THE NSW Greens will introduce a bill to parliament which seeks to prevent the approval of new open-cut coal mines in the Upper Hunter.
Greens MP Abigail Boyd was in Muswellbrook on Friday with Greens candidate for the Upper Hunter by-election Sue Abbott to launch their plan to tackle the air pollution crisis in the Upper Hunter.
Residents in the Upper Hunter live unacceptably close to both open-cut coal mines and coal-fired power stations, with increased rates of heart attack, stroke and respiratory diseases, they said.
The Clean Air Bill will be introduced into NSW Parliament on Wednesday, May 5.
The bill seeks to tackle highly toxic but preventable air pollution from coal-fired power stations in NSW by reducing the allowable concentration of air pollutants.
This will force coal-fired power stations to cut their emissions to levels that are mandatory in the United States, Europe and China.
The Greens plan also includes ensuring that no new or expanded open cut mines are approved in the Upper Hunter.
It calls for coal trains to be covered and for continuous monitoring and real-time reporting of all stack emissions from power stations across NSW.
In just the first month of 2021, ten pollution alerts were issued in the Hunter Valley, including in Muswellbrook, Singleton South, Camberwell and Jerrys Plains.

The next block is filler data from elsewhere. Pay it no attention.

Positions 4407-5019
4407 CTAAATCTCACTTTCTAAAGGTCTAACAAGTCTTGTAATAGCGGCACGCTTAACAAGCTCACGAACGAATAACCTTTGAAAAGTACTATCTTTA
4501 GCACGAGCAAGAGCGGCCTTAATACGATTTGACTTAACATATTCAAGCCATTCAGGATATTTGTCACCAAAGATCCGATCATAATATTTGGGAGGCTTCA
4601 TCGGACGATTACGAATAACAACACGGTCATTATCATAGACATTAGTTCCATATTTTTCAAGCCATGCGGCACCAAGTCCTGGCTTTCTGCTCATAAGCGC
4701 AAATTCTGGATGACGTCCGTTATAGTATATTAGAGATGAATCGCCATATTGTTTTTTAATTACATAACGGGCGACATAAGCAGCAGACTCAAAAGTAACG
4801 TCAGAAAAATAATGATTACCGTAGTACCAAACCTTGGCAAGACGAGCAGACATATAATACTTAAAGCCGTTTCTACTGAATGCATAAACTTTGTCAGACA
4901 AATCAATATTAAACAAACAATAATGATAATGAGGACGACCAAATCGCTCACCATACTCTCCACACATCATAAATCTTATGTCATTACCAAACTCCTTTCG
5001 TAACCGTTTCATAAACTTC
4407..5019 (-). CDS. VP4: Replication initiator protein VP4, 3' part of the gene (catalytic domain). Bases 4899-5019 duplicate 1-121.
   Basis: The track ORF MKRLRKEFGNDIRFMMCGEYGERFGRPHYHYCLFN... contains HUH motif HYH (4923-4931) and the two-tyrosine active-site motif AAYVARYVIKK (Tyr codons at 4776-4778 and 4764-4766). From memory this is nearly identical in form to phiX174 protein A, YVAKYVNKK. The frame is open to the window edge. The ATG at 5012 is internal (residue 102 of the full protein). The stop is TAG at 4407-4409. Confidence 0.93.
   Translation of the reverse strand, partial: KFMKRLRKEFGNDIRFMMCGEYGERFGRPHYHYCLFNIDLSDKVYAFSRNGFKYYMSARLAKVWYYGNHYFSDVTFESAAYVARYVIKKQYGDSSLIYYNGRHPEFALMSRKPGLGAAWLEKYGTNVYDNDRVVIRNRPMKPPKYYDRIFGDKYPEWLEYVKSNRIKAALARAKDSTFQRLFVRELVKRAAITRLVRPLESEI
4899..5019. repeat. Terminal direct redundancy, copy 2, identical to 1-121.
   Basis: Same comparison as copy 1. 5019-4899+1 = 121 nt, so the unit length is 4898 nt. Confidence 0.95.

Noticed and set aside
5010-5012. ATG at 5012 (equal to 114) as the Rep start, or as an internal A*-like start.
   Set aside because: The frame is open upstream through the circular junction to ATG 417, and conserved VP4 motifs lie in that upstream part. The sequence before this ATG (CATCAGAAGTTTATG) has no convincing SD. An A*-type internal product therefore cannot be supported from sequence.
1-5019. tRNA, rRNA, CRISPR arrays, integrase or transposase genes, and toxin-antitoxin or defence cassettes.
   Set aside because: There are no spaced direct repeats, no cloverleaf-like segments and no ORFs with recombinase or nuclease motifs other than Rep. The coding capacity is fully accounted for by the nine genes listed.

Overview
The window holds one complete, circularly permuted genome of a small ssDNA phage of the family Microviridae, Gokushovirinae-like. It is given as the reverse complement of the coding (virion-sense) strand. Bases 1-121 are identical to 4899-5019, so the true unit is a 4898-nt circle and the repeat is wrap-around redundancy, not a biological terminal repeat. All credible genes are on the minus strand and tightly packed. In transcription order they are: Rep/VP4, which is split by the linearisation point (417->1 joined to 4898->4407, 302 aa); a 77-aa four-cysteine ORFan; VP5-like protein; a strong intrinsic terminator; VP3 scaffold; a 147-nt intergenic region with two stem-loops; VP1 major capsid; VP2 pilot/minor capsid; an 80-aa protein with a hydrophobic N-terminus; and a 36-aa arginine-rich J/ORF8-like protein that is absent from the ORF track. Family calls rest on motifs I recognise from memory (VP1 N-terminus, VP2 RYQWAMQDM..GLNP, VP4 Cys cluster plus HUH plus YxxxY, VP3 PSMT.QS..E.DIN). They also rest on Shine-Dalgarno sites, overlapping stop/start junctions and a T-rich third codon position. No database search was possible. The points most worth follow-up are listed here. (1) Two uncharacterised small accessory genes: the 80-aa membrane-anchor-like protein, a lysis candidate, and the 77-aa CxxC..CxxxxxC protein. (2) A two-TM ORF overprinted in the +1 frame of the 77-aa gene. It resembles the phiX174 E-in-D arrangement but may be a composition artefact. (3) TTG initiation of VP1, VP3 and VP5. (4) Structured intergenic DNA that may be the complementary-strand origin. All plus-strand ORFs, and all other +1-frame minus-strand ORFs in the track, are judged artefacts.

Greens NSW candidate for Upper Hunter Sue Abbott said matter where you live you have the fundamental right to breathe clean air.
"Yet for years now the NSW Liberal-National Government has given the green light for coal-fired power station operators to pump our skies full of toxic pollutants that are shown to cause serious illness and premature death," she said.
"Currently people who live within 50 kilometres of coal-fired power stations face a risk of premature death as much as three to four times that of people living further away, with some of these toxic emissions travelling over 200 kilometres.
"In January this year alone ten alerts were issued here in the Hunter Valley when air pollution standards were breached. It's not good enough, and that's exactly why we are introducing the Clean Air Bill."
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